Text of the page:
Why ‘Maybe’ Is The Worst Sales Response You Can Get

why maybe is the worst sales response you can get

This post on sales responses was originally published on Oct 21, 2016  and updated on May 15, 2019.

When we get our prospects to clarify their objections, we want to get them to specifically identify the problem or challenges they are finding with our solution.

Remember, our overall goal is to get the prospect to say something. You’ve got to get them to say either yes, no, or maybe.

And for the record, maybes suck.

Way back in 8th grade, I had a bit of a ballsy moment. I had my eye on this girl in class, and I needed an angle.

So, what did I do?

I decided to toss the choice in her court.   I passed her a note which read, “Will you go to the dance with me?” with the following three options…

  • Yes
  • Maybe
  • No

Now, in this situation, as a 14 year-old boy, you want the Yes.  The No is bad for your self-esteem. But the Maybe gives you hope.

I’ll reveal what she said at the end of the post, but for now, let’s talk about how this same situation is a problem for you in your sales activity.

The Challenge of Becoming a Prisoner of Hope

First, an observation: we have too many “maybe” sales responses. Way too many, in fact.

This biggest challenge in B2B selling today is best explained by how every salesperson should conceptualize a pipeline. In general:

  • ⅓  of your pipeline will buy from you in the near future
  • ⅓  of your pipeline will buy in the far future
  • ⅓  of your pipeline will never buy from you — even if you offered them something worth $1 for 90 cents

Sometimes I call sales reps Prisoners of Hope because they don’t ask for the order.  In sales, a Prisoner of Hope is someone who continues to accept the maybe response.  They spend too much time misinterpreting buying and warning signals, making their sales cycles too long. Or they carry on forever and then just die of attrition in the end.

Click here, download our playbook on resolving objections and get the responses that turn leads into customers.

We’ve all seen these kinds of situations. And some of us have even been in them! They always look and feel like the following with the prospect saying something like:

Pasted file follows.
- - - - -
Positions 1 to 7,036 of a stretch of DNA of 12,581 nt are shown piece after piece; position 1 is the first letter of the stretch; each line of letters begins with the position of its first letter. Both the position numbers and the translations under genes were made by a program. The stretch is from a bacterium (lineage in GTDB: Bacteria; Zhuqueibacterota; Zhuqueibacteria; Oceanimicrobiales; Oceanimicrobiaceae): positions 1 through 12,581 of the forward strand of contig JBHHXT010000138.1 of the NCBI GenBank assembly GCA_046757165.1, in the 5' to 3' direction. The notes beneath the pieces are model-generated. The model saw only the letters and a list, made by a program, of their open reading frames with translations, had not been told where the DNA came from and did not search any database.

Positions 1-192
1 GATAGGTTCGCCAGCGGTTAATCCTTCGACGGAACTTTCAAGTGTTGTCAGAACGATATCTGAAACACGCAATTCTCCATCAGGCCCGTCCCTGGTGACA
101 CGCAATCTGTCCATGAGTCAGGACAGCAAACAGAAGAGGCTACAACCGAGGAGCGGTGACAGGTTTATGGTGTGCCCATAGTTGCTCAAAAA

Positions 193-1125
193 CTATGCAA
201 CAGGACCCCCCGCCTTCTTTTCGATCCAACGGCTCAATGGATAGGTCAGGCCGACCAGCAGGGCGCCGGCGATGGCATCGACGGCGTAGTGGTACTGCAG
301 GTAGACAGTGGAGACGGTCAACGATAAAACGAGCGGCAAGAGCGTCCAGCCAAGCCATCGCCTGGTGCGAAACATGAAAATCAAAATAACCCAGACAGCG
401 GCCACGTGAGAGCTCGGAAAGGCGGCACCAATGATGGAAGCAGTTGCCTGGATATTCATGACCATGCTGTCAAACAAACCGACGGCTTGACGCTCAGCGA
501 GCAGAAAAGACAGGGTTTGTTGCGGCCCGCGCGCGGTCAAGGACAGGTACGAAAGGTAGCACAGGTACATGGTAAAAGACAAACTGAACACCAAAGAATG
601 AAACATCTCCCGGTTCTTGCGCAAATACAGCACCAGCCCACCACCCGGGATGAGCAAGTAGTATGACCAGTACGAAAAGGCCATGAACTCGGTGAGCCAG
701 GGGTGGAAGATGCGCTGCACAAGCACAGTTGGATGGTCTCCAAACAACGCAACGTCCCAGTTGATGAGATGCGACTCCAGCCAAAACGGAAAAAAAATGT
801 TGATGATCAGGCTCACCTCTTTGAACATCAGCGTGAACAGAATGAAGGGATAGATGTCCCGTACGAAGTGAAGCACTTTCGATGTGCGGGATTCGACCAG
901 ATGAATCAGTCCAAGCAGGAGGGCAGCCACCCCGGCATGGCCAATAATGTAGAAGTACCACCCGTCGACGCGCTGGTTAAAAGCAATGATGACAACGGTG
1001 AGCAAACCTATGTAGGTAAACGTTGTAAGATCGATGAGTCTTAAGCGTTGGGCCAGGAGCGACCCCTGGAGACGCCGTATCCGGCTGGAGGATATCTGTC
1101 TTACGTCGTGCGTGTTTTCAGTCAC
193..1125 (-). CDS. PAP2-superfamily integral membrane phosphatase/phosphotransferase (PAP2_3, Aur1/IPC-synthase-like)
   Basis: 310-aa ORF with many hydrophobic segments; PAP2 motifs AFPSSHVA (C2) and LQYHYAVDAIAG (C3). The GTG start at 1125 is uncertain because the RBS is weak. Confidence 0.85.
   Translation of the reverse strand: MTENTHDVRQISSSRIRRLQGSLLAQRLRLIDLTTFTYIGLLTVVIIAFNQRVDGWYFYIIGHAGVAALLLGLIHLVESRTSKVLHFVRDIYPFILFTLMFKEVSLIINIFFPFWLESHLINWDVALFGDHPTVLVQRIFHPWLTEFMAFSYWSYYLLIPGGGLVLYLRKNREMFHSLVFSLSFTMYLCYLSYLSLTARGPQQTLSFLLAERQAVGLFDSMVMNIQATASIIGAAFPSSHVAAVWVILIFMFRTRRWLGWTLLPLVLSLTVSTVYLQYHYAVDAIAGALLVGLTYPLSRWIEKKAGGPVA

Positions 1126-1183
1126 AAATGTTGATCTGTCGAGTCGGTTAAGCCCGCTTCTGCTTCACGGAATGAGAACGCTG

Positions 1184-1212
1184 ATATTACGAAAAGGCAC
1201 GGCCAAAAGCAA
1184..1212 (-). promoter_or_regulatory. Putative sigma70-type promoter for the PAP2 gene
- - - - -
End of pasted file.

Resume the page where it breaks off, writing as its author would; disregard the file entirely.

• “I don’t want to talk right now. But in three months, we can talk…”
  • “We need a lot of internal stakeholders to agree before we can commit…”
  • “Send me your materials and I’ll take a look…”
  • A prospect says, “I’m interested, let’s talk later” and then turns into a ghost. This leaves you resorting to stalking, creeping, doing fly-bys on social media, and calling from unlisted numbers.

Your prospects are being nice. They feel bad about saying no, so they don’t. Instead, they string you along with hope for an uncertain future.

Take Control by Asking for the Order

But here’s the deal: we can’t change them. The only person we can change is ourselves.

Go back to these bullets right above here. See how the first three sales responses end with ellipses? It’s your prospect trailing off. That usually means “no” in reality, but the trail off implies some hope for the sales rep. You become a Prisoner of Hope. You keep your prospects in your pipeline way too long, and they almost never close. 90 percent or more of these Prisoner of Hope situations go nowhere.

All these leads are checking Maybe on your 8th grade note pass. You’ve got hope — but you’ve got no dance card.

No matter how you slice it, this isn’t the best approach in terms of sales tactics. So sales managers, leaders, trainers, and coaches need to start working with sales reps to help them stop accepting maybe as a viable sales response. We need to get them to start asking for the order.

But why? Why am I saying some not-yet-seasoned sales rep should be asking for the order from a potentially big client?

Because of the power of ”No.”

The Power of a “No” Sales Response

Here’s the deal: asking for the order is the beginning phase of getting an objection. You need the objection, the “no”, in order to move to the next step. Conflict drives everything, and that’s especially true in sales.

There’s a famous sales study from the 1970s, done by Mutual of Omaha. The set-up is this: they went to their home market (Omaha) and targeted some folks who would be good customers for them. They picked about 1,000 people and said they’d give them insurance premiums (up to $500,000) for a year, but they had to meet with Mutual’s salespeople in order to get this offer. At the same time, they told 150 sales people that there were 1,000 available leads. The whole transaction was contingent on the salespeople asking a specific closing question. Unless that question was asked, nothing was triggered. There was no close.

So, out of these 1,000 really good, vetted leads — what percentage do you think closed?

It was about 7 percent. About 70 of 1,000 people. And why? Because the salespeople weren’t asking the question. They left about 930 leads on the table because they didn’t ask. That’s amazing!

When your sales reps aren’t asking for the order, they’re not selling strong. Sending a LinkedIn message? That’s not selling strong.  Remember, LinkedIn ain’t selling!